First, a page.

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Louisville (1862-1865)

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USS Louisville, a 512-ton Cairo class ironclad river gunboat, was built at Saint Louis, Missouri, and commissioned in January 1862. During February - June 1862, while serving in the U.S. Army's Western Gunboat Flotilla in a successful campaign to secure the upper Mississippi and its tributaries, she participated in actions at Fort Donelson, Island Number Ten, Memphis and Vicksburg.

Transferred to the Navy in October 1862, Louisville took part in operations above Vicksburg during the rest of that year and into 1863. In April 1863, she was one of the Federal ships that ran past Vicksburg's batteries and later engaged Confederate fortifications at Grand Gulf. In March, April and May 1864, Louisville was a unit of the squadron operating in support of the Red River campaign. She remained active on the Western Rivers until the end of the Civil War. Decommissioned in July 1865, USS Louisville was sold in November 1865.

This page features views of USS Louisville and provides links to pictures of her actions.

For additional images, showing USS Louisville's Civil War actions, see:

  • USS Louisville -- Actions and Activities.

    Photo #: NH 55827

    USS Louisville (1862-1865)


    Wash drawing by F. Muller, circa 1900.

    Courtesy of the U.S. Navy Art Collection, Washington, D.C.



    Photo #: NH 49996

    USS Louisville (1862-1865)


    Alongside a barge at a Western Rivers city, during the Civil War.



    Photo #: NH 51426

    USS Louisville (1862-1865)


    Halftone reproduction of a photograph taken on the Western Rivers, during the Civil War.

    Copied from Francis Trevelyn Miller's "The Photographic History of the Civil War", Volume 6, page 150.



    Photo #: NH 59002

    "Commodore Foote's Gun-boat Flotilla on the Mississippi"


    Line engraving after a sketch by Alexander Simplot, published in "Harper's Weekly", 1862.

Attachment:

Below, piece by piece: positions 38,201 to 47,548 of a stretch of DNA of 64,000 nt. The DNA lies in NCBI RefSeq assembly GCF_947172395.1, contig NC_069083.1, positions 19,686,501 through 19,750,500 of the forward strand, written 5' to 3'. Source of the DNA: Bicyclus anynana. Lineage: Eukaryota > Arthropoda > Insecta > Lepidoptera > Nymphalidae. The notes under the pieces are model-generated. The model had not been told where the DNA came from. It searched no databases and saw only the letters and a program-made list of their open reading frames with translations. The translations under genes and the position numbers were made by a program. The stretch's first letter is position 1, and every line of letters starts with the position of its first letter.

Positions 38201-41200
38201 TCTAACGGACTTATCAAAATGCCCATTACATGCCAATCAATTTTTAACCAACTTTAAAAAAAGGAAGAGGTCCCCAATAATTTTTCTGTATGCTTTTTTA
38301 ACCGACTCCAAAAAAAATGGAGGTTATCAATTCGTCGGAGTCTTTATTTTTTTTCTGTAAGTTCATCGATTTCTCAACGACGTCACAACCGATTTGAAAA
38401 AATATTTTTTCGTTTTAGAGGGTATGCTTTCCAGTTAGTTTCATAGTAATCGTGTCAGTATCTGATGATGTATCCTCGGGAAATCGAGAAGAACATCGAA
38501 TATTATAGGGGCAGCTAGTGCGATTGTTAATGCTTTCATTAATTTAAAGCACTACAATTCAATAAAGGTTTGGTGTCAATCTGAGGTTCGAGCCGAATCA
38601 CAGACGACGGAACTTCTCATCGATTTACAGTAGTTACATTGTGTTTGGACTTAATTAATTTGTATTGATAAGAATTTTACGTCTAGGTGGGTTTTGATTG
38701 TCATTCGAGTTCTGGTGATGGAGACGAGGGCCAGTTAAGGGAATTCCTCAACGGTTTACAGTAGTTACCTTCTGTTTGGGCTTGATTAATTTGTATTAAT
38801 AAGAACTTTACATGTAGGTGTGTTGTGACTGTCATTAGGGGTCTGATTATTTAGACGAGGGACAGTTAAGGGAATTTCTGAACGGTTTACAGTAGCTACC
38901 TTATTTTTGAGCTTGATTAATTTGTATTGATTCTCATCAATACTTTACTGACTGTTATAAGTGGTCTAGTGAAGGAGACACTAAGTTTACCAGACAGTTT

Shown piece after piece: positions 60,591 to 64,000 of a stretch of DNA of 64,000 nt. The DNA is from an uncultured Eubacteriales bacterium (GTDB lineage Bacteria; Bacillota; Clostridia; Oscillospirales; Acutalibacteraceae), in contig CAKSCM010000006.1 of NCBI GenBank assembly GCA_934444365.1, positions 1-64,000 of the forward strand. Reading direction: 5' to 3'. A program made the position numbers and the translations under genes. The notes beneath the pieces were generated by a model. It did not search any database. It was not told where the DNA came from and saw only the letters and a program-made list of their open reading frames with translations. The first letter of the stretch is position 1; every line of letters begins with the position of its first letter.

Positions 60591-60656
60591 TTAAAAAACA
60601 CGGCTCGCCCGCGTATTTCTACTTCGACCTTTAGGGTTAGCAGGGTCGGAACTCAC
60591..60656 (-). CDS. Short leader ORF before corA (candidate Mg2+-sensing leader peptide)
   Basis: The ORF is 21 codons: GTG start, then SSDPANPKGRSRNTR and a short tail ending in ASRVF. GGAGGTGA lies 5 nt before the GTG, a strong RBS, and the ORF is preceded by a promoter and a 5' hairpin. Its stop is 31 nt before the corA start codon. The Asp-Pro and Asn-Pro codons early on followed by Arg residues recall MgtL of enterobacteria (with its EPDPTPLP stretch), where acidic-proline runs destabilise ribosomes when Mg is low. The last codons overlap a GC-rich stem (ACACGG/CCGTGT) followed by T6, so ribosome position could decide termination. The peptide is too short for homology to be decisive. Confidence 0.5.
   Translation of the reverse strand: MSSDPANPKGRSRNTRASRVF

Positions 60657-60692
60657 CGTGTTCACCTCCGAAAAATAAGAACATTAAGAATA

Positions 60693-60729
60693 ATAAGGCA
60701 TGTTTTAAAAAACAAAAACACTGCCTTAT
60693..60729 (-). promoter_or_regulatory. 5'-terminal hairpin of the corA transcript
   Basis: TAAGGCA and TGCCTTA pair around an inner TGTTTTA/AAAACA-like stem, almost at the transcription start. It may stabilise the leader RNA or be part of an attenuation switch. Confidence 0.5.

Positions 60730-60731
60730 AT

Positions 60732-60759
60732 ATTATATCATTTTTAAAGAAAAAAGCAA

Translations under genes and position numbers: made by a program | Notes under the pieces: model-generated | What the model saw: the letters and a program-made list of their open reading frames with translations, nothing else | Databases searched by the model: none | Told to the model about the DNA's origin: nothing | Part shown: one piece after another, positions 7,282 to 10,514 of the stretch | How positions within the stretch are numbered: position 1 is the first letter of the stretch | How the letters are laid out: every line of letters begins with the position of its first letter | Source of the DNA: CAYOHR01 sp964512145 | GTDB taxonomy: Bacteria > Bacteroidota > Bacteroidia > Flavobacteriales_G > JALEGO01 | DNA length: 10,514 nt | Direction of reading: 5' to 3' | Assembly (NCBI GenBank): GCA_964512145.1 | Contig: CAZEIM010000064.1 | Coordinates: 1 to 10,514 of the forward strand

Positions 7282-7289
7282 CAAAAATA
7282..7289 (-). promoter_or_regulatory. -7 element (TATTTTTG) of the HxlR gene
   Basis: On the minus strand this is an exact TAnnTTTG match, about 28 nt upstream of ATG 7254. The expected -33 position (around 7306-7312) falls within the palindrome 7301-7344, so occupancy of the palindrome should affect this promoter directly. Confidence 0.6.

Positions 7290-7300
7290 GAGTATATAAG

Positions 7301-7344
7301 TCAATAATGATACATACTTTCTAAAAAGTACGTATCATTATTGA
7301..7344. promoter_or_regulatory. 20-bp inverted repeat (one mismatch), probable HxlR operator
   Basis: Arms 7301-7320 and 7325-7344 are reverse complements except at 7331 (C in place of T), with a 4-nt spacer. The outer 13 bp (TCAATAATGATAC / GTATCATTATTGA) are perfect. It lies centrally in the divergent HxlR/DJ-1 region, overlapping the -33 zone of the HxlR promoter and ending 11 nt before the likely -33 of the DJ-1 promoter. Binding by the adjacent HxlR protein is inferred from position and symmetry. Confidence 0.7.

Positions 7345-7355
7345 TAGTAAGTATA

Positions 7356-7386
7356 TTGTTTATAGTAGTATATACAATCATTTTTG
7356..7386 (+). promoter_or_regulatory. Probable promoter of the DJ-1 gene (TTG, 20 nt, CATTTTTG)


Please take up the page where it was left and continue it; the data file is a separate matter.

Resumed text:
Ships are identified below the image as (from left to right): Mound City, Essex, Cairo, Saint Louis, Louisville, Benton, Pittsburg and Lexington.



    Photo #: 165-C-703

    "City" Class armored gunboats


    Under construction by James Eads, at St. Louis, Missouri, prior to October 1861.
    This view shows four ships being built in pairs, at two levels on the shore, with casemate side timbers largely installed. Vertical timbers extending above the slanting casemate sides are framing for the ships' paddle-wheel boxes.
    The four ships of this class built at St. Louis were Carondelet, Louisville, Pittsburg and Saint Louis.
    Note building and flagpole in the right background, timber stockpile in the foreground, and twin rudder posts at the ships' sterns with the paddle raceway between them.

    Photograph from the Collections of the U.S. National Archives.

    Photo #: 165-C-702

    "City" Class armored gunboats


    Under construction by James Eads, at St. Louis, Missouri, prior to October 1861.
    This view looks along the main deck on one gunboat, with its boilers in the foreground and casemate timbers at the sides. Another vessel is beyond, with some spar deck beams atop the casemate side timbers and upright framing in place for her wheel box.
    The four ships of this class built at St. Louis were Carondelet, Louisville, Pittsburg and Saint Louis.
    Note flagpole in the left background.

    Photograph from the Collections of the U.S. National Archives.

    Photo #: NH 59001

    "United States Mississippi Gun-boats being built at Carondelet, near St. Louis, Missouri"


    Line engraving published in "Harper's Weekly", 5 October 1861.
    It depicts, rather inaccurately, the construction of four of the "City" class ironclads by James Eads, including Carondelet, Louisville, Pittsburg and Saint Louis.



    For additional images, showing USS Louisville's Civil War actions, see:

  • USS Louisville -- Actions and Activities.

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